“Every time I begin a project I try to remove the element of self-doubt, but the creative process is such a fickle thing that it is virtually impossible. With this creation I am hoping to delve deeper into those darker thoughts of self-doubt and judgment, and try to use what I am feeling as I feel it. I want to take a closer look at why as artists we need the observers’ approval so badly, while we simultaneously hate that they have that power over us. I hope to create a cast of characters that will help animate each of these complicated aspects, both supportive and judgmental within the choreography. I feel so lucky to be able to dive into this work with Whim W’Him; they are an amazing group of individuals and I am extremely excited to be able to work with them again. Artistic director Olivier Wevers has successfully fostered an atmosphere of openness and support that makes working there an absolute pleasure. I am also looking forward to having another opportunity to collaborate with their lighting designer, Michael Mazzola… These are extremely talented artists who will be able to help me develop a perfect environment wherein this story of the creative process can unfold.”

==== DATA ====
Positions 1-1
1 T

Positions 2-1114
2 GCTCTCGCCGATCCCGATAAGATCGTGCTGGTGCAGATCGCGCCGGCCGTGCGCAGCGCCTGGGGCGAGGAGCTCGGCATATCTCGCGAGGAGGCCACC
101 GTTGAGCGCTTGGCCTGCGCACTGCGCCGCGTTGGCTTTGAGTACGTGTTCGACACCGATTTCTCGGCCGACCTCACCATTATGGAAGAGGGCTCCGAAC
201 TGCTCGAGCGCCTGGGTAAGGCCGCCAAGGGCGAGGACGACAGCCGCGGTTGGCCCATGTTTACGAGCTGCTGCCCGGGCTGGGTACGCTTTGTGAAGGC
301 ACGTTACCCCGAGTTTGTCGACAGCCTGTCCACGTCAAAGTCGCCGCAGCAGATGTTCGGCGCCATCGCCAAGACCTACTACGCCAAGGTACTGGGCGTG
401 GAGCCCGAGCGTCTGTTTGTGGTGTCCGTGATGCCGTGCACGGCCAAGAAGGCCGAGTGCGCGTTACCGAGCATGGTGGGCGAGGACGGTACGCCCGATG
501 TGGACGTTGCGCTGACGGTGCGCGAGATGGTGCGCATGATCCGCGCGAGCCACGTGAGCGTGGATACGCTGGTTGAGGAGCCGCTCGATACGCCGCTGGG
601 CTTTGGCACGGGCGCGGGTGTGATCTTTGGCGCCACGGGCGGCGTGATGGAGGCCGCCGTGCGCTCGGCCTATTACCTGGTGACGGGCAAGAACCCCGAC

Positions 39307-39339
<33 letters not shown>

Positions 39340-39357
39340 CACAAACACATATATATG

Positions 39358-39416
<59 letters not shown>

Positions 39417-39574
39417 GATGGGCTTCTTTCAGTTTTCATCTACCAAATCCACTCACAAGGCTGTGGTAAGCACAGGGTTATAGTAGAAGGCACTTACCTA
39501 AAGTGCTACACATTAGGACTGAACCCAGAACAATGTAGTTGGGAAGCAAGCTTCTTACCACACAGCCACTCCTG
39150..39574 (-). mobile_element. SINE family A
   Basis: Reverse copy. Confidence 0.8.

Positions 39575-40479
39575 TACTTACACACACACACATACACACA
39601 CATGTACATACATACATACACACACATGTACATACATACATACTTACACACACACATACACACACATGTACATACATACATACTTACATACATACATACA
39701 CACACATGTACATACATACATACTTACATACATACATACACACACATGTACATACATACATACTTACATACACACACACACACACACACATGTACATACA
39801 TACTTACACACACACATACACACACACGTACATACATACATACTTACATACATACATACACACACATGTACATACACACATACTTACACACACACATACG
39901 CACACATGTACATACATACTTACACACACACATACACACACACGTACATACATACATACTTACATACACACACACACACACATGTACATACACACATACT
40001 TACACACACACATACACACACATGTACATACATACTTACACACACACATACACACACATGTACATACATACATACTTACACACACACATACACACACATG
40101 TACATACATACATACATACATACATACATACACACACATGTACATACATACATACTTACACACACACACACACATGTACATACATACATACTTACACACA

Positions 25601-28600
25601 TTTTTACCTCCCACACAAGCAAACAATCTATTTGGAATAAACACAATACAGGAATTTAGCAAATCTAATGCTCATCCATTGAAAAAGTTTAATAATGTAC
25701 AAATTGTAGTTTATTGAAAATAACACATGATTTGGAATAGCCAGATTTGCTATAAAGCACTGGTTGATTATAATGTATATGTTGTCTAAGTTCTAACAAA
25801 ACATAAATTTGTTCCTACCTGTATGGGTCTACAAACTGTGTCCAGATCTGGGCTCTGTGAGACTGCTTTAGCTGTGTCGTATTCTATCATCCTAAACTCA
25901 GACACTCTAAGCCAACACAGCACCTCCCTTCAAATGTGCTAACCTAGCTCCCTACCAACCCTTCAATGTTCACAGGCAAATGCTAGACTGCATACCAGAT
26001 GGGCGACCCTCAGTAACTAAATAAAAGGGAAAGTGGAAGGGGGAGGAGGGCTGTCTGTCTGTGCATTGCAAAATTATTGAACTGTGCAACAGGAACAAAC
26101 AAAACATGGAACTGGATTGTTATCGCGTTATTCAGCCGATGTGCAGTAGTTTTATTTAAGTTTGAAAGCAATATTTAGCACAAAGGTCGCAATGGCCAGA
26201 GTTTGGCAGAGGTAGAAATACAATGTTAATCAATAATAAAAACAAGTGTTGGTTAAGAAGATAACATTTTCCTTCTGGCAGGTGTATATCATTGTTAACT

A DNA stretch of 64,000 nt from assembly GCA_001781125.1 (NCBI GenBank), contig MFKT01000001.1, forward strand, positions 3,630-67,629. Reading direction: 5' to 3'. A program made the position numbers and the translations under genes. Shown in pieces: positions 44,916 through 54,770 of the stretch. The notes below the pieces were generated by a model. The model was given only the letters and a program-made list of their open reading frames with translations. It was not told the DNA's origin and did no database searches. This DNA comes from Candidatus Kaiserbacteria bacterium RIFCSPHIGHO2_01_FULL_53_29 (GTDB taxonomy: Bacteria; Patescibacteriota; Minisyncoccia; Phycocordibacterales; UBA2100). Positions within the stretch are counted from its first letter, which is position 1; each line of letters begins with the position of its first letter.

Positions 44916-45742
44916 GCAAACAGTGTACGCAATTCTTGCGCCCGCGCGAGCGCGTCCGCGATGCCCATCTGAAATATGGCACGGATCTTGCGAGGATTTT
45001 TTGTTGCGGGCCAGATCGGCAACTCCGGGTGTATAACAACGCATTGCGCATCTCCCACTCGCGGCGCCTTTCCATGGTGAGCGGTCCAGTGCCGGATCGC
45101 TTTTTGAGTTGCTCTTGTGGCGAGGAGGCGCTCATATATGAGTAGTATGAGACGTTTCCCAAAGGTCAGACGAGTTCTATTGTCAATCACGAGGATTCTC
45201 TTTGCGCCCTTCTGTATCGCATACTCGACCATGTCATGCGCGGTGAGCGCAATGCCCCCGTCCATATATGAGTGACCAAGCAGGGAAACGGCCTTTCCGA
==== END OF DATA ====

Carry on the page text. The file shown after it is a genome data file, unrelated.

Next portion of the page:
I asked Penny via Skype, before she had rehearsed with the dancers yet, “Are you thinking of particular incidents that will embody different stages of this journey? Or feelings or complexes of emotions?” and she replied, “Yes. Otherwise, it will just end up looking like a bunch of steps.” And in fact, the dancers will each have an individual character—all of which together are facets of the same person. It’s as if she, the choreographer, were opening her own brain to look at its thoughts and inner reactions to them. The piece is now called


an idea, personified

Each dancer embodies some emotion/character/aspect and have moments of solo and/or duets in which to develop it and its relation to The Idea, which is to be danced Justin Reiter (whose hair changes with his own ideas)…


Doubt is Patrick Kilbane


Liane Aung  personifies Grace


Karl Watson is Time


Tory Peil embodies Passion


while Jim Kent enacts Folly


and Mia Monteabaro takes on the persona of Prudence